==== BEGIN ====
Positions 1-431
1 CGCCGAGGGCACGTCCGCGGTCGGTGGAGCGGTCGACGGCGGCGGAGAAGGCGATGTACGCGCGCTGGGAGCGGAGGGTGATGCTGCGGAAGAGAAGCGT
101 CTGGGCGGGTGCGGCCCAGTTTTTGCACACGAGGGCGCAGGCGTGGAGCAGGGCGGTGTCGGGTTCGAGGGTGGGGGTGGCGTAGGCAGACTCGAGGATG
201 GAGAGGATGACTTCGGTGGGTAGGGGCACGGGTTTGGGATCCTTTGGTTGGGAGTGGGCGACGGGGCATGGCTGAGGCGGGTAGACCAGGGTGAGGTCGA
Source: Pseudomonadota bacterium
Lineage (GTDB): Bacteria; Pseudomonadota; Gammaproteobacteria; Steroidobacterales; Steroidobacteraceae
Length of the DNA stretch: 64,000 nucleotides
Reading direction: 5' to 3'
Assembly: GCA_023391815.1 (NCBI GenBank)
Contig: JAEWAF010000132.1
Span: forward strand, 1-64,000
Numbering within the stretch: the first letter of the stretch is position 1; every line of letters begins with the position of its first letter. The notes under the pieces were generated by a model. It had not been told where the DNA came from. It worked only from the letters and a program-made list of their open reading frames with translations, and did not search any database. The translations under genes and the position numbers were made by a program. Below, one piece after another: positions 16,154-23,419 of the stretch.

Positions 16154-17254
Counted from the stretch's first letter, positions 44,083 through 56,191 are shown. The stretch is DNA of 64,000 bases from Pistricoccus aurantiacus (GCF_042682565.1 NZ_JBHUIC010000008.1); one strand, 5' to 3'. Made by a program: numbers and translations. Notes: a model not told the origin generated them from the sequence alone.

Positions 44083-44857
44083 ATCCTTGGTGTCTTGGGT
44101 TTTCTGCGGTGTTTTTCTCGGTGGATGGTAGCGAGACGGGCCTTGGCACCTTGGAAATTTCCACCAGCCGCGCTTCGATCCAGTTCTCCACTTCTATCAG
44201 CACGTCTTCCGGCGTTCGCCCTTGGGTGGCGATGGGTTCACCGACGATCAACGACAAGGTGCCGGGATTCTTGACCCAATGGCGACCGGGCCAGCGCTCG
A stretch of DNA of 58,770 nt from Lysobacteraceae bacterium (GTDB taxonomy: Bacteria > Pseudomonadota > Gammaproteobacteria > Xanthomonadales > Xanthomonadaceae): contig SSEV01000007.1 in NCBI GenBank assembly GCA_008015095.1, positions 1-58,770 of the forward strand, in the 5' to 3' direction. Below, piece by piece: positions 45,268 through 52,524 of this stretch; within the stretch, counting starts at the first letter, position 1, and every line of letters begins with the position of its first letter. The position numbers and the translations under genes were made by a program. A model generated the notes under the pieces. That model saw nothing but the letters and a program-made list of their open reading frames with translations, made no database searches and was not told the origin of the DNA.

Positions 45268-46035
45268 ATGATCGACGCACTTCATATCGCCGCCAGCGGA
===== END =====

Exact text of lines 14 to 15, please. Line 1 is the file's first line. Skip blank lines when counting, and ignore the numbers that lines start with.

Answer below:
Counted from the stretch's first letter, positions 44,083 through 56,191 are shown. The stretch is DNA of 64,000 bases from Pistricoccus aurantiacus (GCF_042682565.1 NZ_JBHUIC010000008.1); one strand, 5' to 3'. Made by a program: numbers and translations. Notes: a model not told the origin generated them from the sequence alone.

Positions 44083-44857